IDF expands its role in battle against coronavirus pandemic

The new wards will represent the first time that the IDF provides medical treatment to Israeli civilians on Israeli soil, noted Conricus.

By JNS

The Israel Defense Forces is significantly broadening its involvement in the national effort to combat the spread of the coronavirus in Israel.

According to IDF international spokesman Lt. Col. Jonathan Conricus, who spoke to reporters on Thursday, the military’s Chief of General Staff, Lt. Gen. Aviv Kochavi has placed the goal of combating the virus as a “top priority mission.”

“We will allocate all of the efforts needed to battle against COVID-19,” said Conricus.

To that end, the IDF Medical Corps has begun to establish two COVID-19 wards at the Rambam Medical Center in Haifa, at the hospital’s underground level, to reinforce the existing wards. The new wards will represent the first time that the IDF provides medical treatment to Israeli civilians on Israeli soil, noted Conricus.

The decision to set up the wards followed staff work by the IDF Deputy Chief of General Staff, Maj. Gen. Eyal Zamir, together with Professor Hezi Levi, the director-general of the Health Ministry.

“Our combat, intelligence, cyber, air force and other units defending the borders are fully operational.”

While the IDF is used to conducting overseas rescue and care missions for civilians abroad, treating sick Israeli civilians is a first, and the wards will be exclusively staffed by IDF medical personnel under the guidance of the hospital’s civilian staff. The wards will be able to capacity treat several dozen patients.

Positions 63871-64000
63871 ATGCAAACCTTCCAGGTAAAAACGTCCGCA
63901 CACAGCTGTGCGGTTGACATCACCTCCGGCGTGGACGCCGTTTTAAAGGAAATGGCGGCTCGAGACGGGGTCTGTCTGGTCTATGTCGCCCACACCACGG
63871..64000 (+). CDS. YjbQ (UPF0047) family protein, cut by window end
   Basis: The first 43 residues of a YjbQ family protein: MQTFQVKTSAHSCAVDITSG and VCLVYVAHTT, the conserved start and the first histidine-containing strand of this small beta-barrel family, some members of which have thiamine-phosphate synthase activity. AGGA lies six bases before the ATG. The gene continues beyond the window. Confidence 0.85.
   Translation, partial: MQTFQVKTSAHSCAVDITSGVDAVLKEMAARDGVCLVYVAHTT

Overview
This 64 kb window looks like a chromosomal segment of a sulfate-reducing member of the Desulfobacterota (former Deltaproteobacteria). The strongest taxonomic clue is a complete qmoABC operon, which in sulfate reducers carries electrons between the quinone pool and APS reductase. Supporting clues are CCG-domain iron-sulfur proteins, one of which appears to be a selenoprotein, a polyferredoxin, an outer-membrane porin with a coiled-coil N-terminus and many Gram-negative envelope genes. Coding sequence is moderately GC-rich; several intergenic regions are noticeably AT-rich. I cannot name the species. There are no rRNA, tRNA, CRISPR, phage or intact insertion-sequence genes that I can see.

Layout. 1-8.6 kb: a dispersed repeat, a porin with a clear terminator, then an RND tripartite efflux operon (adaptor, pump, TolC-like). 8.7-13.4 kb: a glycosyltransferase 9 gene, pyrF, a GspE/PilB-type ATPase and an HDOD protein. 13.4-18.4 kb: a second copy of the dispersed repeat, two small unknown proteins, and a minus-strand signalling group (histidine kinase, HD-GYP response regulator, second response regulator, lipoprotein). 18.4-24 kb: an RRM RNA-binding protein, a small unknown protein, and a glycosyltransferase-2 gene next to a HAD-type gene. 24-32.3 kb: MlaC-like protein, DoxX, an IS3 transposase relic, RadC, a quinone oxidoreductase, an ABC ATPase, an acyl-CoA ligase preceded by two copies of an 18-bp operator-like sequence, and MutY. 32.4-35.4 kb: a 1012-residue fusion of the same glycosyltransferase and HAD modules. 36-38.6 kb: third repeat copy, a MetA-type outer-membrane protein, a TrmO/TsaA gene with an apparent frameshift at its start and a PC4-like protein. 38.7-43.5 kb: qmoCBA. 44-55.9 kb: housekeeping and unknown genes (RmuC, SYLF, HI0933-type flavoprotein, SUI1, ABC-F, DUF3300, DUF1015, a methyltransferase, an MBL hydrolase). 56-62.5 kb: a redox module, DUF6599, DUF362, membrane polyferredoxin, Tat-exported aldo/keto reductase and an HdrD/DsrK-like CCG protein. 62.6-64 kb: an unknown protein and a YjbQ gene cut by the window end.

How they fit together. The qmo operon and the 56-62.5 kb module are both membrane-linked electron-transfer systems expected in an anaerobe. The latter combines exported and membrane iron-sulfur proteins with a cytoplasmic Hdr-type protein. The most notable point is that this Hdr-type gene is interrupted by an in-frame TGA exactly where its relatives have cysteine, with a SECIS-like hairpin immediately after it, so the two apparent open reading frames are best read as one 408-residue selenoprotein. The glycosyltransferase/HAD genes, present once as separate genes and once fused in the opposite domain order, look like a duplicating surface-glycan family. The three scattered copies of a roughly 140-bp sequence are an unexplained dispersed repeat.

“This is very different from basic trauma and emergency medicine,” said Conricus, describing former IDF missions to national disaster scenes oversees, such as earthquakes and mudslides.

Treating coronavirus patients “is a highly cumbersome and delicate process,” he said, due to layers of protective gear and special procedures. “We are approaching this with a lot of humility, and we are learning.”

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The IDF expects to have the wards up and running in two to four weeks, and is recruiting medical personnel from across the IDF, including from special forces and combat units.

While the IDF is used to conducting overseas rescue and care missions for civilians abroad, treating sick Israeli civilians is a first, and the wards will be exclusively staffed by IDF medical personnel under the guidance of the hospital’s civilian staff.

Conricus said that would have an effect on the IDF’s ability to provide routine medical services to its units—a risk the IDF is “knowingly” taking in order to support national civilian efforts. At the same time, he stressed, “we will not be affecting routine security operations.”

The multitude of security threats facing Israel has not vanished, emphasized Conricus, as tensions remain especially high with Hezbollah in Lebanon. The IDF’s “ability to deal with them has not been affected. All of our combat, intelligence, cyber, air force and other units defending the borders are fully operational. There is no effect on our operational capability. Having said that, we are definitely taking the spread of the virus very seriously,” he added.

“We are approaching this with a lot of humility, and we are learning.”

Notably, the IDF held a special brainstorming workshop on Thursday led by the Maj. Gen. Zamir, the deputy chief of the general staff, which focused on answering two questions: How can the IDF be more effective in what it is already doing, and what can it do in the future to assist the national effort to bring the pandemic under control?